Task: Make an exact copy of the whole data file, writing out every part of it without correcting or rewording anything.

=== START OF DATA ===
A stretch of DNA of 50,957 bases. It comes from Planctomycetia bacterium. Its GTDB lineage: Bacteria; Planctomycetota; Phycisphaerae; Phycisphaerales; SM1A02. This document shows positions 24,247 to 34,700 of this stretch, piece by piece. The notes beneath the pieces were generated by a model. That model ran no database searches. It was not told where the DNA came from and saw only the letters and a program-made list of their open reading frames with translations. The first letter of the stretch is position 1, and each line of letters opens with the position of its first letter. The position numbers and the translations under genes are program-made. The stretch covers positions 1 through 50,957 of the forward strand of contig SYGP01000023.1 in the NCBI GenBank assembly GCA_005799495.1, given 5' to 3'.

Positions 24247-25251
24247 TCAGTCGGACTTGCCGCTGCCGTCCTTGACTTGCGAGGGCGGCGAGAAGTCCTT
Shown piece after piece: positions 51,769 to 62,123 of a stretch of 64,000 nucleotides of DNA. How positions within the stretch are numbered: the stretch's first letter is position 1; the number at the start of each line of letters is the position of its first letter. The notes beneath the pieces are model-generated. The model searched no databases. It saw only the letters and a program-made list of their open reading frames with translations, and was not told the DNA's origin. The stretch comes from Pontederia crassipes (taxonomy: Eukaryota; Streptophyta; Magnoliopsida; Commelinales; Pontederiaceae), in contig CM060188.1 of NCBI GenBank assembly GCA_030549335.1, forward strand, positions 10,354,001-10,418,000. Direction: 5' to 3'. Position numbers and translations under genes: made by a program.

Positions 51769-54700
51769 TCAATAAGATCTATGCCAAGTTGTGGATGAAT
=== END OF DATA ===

A stretch of DNA of 50,957 bases. It comes from Planctomycetia bacterium. Its GTDB lineage: Bacteria; Planctomycetota; Phycisphaerae; Phycisphaerales; SM1A02. This document shows positions 24,247 to 34,700 of this stretch, piece by piece. The notes beneath the pieces were generated by a model. That model ran no database searches. It was not told where the DNA came from and saw only the letters and a program-made list of their open reading frames with translations. The first letter of the stretch is position 1, and each line of letters opens with the position of its first letter. The position numbers and the translations under genes are program-made. The stretch covers positions 1 through 50,957 of the forward strand of contig SYGP01000023.1 in the NCBI GenBank assembly GCA_005799495.1, given 5' to 3'.

Positions 24247-25251
24247 TCAGTCGGACTTGCCGCTGCCGTCCTTGACTTGCGAGGGCGGCGAGAAGTCCTT
Shown piece after piece: positions 51,769 to 62,123 of a stretch of 64,000 nucleotides of DNA. How positions within the stretch are numbered: the stretch's first letter is position 1; the number at the start of each line of letters is the position of its first letter. The notes beneath the pieces are model-generated. The model searched no databases. It saw only the letters and a program-made list of their open reading frames with translations, and was not told the DNA's origin. The stretch comes from Pontederia crassipes (taxonomy: Eukaryota; Streptophyta; Magnoliopsida; Commelinales; Pontederiaceae), in contig CM060188.1 of NCBI GenBank assembly GCA_030549335.1, forward strand, positions 10,354,001-10,418,000. Direction: 5' to 3'. Position numbers and translations under genes: made by a program.

Positions 51769-54700
51769 TCAATAAGATCTATGCCAAGTTGTGGATGAAT